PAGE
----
Grow Vegetables at Home or on Your Small Farm

This long excerpt from "Grow It!" provides detailed information about soil nutrients, location, fertilizers, pH balance, planting times, plant spacing, and other factors that will affect your plants when you grow vegetables.

| May/June 1973

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    The book from which this bounty of information about growing vegetables originates.
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    Cold frames made from old basement windows provide a safe place to sprout seeds when you start to grow vegetables.
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    This heavy paper collar, stapled together, protects young transplant from cutworms. Cover entirely with straw mulch until all danger of frost is past or, if there is no danger of frost, for two days to keep plant from getting too much sun while it settles in.
  • Grow It - plastic cloche garden
    Modified cloche gardening using plastic sheeting weighted down with rock.
  • Grow It - potato plant
    The various parts of a potato plant.

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  • Grow It - plastic cloche garden
  • Grow It - potato plant

Special Note: All material here reprinted from Grow It! copyright 1972 by Richard W. Langer. The title of this excerpted chapter is "Vegetables." 

A plant is like a self-willed man,
out of whom we can obtain all which we desire,
if we will only treat him his own way

For the small farmer, no single crop, area for area, will yield as much as the vegetable garden. When James Norman Hall was living in Tahiti, there was a shortage of familiar fruits and vegetables, and what few there were, were motley. The papayas and mangoes tasted great, but occasionally he longed for a good lettuce and tomato sandwich. Or so the story goes. He had a friend of his send him a large package of assorted superseeds to plant. Hall was busy with his writing, however; his garden suffered from neglect, and eventually expired from total insect devastation. He gave the remaining seeds to some Chinese friends, thinking that perhaps they could at least salvage a few vegetables for their family. Five months later, after carefully tending their new garden, his friends returned a huge basket of vegetables to him. Two years later he was still getting a basket a week — and the industrious farmers were supplying almost all the fresh vegetables to the town of Papeete. And that's more or less the story of any vegetable patch. Good seed and good care give superabundance.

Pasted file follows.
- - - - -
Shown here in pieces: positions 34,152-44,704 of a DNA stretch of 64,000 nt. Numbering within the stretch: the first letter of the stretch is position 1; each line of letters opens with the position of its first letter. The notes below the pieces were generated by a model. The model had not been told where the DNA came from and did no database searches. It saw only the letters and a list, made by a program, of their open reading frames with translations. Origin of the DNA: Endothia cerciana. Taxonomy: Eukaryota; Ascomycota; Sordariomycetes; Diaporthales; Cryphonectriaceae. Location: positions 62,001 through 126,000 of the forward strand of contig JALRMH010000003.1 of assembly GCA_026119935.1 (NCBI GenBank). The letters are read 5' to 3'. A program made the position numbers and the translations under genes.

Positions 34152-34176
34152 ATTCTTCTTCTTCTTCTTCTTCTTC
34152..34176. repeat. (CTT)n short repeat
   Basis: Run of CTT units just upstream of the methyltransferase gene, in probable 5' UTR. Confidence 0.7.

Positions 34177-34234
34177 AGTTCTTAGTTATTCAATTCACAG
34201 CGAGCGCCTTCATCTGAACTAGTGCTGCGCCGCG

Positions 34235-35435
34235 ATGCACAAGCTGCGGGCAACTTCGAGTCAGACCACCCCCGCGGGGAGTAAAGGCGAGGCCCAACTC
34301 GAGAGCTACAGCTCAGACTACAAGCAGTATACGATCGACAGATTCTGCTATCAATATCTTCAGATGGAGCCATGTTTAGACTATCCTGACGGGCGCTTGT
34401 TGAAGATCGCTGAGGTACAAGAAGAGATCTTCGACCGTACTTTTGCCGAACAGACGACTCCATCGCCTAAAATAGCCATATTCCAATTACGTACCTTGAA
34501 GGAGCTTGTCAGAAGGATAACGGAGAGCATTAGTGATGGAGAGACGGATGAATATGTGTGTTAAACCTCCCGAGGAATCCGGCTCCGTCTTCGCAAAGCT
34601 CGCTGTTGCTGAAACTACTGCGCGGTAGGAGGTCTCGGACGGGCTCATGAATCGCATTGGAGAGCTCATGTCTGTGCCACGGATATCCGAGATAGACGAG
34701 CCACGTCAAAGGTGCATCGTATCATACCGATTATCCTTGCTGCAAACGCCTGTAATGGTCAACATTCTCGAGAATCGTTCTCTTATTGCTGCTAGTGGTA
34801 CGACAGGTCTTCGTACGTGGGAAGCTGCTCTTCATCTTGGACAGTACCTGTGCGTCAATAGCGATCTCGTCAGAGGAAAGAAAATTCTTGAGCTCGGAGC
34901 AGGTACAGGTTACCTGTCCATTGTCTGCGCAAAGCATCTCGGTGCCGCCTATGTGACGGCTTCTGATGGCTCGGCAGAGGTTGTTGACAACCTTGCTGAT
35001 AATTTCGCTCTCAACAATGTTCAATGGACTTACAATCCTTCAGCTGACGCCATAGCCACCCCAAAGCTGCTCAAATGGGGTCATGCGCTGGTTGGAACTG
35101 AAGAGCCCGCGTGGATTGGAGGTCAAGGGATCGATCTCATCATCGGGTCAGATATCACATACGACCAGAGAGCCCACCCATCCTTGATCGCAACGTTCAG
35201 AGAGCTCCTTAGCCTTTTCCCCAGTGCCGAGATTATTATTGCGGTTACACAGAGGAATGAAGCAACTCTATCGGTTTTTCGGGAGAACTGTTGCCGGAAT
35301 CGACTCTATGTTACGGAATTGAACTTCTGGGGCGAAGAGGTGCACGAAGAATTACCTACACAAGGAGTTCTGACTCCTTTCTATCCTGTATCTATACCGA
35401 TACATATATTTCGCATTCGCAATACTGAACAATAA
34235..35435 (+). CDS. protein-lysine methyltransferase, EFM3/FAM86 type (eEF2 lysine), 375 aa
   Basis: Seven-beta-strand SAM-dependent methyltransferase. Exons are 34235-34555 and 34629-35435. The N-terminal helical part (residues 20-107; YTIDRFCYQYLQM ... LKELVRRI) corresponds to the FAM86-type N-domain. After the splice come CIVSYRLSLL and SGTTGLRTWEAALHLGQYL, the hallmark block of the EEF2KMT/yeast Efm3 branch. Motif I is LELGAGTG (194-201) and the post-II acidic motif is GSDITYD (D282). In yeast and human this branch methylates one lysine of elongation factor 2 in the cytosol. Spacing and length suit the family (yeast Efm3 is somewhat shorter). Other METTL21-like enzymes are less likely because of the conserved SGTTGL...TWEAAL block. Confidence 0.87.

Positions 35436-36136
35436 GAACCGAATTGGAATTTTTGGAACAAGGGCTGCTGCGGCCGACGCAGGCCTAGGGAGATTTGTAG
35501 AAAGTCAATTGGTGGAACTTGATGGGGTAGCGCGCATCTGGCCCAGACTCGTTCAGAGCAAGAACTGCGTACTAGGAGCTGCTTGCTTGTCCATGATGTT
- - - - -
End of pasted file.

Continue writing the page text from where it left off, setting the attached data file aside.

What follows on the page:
How big you want your garden to be depends not only on how much vegetables are part of your diet, but which ones as well. The yield of tomatoes, say, is much greater than that for sweet corn occupying the same amount of ground. A one-hundred-by-one-hundred-foot garden should yield an ample supply for four plus guests. To help you plan your garden, the approximate yield per hundred-foot row is given for each vegetable in this chapter.

Garden Location: If you keep chickens, the likeliest spot for your vegetable garden is someplace where you can fence off half the area for a chicken yard and plant on the other half. The next year, rotate so that what was the chicken yard becomes the vegetable garden, and vice versa. The double yard makes for healthier chickens and gives you pre-fertilized soil to work with as well.

The garden should be on well-drained soil, preferably a gentle slope to the south if you have one. Sloping assures drainage, and southern hills warm up the best during cool springs and autumns, giving the plants on them extra growing strength. The difference between flat land and a sunny southern slope can mean as much as a two-months-longer growing season. But don't forget to follow the contour of the hill with your rows, or erosion will eventually wipe out the benefits of the site. Also, the tallest plants should be located at the northern end of the garden. A couple of rows of high sweet corn along the south side, for instance, could shade a large portion of your garden for most of the day. Your vegetables will want sun, every bit of it they can get, so if you can't give them a slope exposed to the south, make sure the garden is at at least away from tall trees and in the open.


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